Is China's Web Hijack Cause for Worry? Probably
It's not clear if anything bad happened, but it highlights Internet weakness
By John Johnson,  Newser Staff
Suggested by aarontco
Posted Nov 18, 2010 12:23 PM CST
In this Jan. 25, 2010, file photo, people use computers at an Internet cafe in Taiyuan, in north China's Shanxi province.   (AP Photo, File)

(Newser) – A report to Congress alleges that China briefly hijacked a chunk of the world's web traffic, including some from US military facilities, before sending it on its way. (The actual amount rerouted is in dispute.) China denies it, but tech writers are pretty sure it happened. Cause for alarm? A definite maybe.

  • Bob Sullivan, MSNBC: "If there is a grey area between honest mistakes and outright cyber attack, these incidents probably fall right in the middle—if not a pre-planned testing of the waters, then certainly a happy accident with valuable results to be studied by would-be cyber-attackers."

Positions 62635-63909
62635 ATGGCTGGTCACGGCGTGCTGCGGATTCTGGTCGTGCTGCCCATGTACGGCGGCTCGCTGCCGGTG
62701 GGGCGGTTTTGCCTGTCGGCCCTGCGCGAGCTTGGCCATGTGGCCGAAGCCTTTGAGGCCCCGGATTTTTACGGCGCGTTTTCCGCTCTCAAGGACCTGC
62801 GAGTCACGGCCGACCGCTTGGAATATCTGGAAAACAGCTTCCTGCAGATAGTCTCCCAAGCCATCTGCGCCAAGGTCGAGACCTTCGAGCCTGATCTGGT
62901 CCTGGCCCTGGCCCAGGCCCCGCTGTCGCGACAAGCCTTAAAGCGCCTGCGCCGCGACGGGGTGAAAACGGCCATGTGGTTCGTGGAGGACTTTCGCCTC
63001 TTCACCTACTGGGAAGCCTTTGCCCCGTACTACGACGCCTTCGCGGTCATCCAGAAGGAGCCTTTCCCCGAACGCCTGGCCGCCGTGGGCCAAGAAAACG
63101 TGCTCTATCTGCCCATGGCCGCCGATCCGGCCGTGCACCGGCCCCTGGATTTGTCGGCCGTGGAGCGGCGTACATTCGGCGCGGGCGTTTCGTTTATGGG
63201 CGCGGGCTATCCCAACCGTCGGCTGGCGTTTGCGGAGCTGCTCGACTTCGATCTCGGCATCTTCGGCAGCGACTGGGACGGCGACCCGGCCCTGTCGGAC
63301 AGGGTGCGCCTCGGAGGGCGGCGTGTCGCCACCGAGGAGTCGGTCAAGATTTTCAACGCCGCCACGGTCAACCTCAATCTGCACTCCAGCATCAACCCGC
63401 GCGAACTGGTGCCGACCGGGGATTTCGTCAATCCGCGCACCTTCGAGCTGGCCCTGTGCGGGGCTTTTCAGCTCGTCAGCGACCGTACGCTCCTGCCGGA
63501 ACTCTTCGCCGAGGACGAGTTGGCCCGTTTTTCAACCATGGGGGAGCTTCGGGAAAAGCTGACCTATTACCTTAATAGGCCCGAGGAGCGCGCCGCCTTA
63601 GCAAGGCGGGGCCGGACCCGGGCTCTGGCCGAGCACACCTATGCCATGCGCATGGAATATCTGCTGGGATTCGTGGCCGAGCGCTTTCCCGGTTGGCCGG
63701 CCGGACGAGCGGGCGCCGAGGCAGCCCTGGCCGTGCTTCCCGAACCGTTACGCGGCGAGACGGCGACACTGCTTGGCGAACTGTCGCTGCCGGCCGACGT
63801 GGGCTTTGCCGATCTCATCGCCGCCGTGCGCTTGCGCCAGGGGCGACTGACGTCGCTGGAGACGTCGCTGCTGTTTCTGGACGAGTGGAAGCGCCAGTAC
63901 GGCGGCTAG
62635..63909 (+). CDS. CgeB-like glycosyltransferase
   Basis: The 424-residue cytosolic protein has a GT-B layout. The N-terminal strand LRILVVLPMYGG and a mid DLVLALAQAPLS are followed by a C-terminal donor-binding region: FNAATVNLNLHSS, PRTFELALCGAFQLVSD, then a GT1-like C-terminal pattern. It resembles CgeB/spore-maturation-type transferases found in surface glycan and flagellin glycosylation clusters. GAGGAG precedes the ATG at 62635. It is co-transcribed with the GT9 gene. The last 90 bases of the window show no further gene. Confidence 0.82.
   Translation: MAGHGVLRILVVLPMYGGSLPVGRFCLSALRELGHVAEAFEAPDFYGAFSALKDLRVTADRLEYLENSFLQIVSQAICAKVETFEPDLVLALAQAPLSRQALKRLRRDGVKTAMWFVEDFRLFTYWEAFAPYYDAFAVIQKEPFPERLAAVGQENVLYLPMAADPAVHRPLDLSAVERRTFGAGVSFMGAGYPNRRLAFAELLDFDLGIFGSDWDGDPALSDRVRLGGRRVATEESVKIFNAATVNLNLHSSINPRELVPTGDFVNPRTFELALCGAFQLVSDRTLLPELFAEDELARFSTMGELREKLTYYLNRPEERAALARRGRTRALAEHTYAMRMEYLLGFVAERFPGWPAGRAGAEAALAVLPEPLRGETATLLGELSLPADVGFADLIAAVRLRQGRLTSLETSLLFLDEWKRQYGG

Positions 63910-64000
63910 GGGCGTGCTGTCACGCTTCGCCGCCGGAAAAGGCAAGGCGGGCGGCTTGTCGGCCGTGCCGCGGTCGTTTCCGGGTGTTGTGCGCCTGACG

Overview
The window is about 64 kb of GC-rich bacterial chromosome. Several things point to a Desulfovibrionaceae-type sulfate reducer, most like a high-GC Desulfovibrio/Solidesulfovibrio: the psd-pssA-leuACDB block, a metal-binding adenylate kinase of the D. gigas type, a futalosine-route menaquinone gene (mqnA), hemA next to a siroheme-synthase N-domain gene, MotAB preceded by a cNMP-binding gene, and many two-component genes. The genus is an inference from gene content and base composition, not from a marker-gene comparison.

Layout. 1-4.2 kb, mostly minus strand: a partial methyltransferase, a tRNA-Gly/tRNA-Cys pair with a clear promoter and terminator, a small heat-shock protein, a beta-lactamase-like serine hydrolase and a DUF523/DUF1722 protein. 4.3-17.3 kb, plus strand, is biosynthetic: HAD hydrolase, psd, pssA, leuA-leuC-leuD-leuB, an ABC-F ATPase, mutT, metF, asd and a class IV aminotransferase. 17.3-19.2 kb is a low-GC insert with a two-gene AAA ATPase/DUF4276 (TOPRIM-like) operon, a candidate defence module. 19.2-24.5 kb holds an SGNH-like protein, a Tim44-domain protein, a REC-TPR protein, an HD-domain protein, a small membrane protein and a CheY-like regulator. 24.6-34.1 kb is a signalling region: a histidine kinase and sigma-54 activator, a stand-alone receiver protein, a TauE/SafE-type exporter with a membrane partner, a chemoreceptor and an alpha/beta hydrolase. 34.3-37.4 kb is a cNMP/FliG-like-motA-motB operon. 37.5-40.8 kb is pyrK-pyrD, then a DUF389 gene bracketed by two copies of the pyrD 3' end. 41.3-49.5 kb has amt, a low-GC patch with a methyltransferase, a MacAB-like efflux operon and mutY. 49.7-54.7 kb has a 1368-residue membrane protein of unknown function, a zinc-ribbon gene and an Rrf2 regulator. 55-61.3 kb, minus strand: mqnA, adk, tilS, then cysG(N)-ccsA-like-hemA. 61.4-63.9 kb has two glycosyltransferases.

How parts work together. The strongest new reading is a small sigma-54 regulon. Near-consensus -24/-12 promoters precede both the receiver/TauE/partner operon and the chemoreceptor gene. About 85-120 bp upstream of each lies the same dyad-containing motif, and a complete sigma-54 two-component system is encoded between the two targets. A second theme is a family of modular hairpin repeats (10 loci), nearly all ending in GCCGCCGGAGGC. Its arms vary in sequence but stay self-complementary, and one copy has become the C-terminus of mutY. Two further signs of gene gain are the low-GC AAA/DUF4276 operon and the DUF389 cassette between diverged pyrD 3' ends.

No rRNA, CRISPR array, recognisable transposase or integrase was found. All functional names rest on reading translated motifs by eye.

• Nate Anderson, Ars Technica: "The culprit here was 'IP hijacking,' a well-known routing problem in a worldwide system based largely on trust." But as is usually the case with these things, "it's hard to know if anything bad happened here. The entire thing could have been a simple mistake. Besides, Internet traffic isn't secure and already passes through many servers outside of one's control."

  • Jesus Diaz, Gizmodo: "Perhaps it wasn't a malicious move, but it certainly seems like a test to its network power. In any case, it seems like it can happen again at any time. I don't know about you, but I don't feel comfortable with the idea of China hijacking such a massive amount of information without explanation."
  • Dmitri Alperovitch, McAfee: “This is one of the biggest—if not the biggest hijacks—we have ever seen," the security expert tells National Defense Magazine. "And it could happen again, anywhere and anytime. What happened to the traffic while it was in China? No one knows.”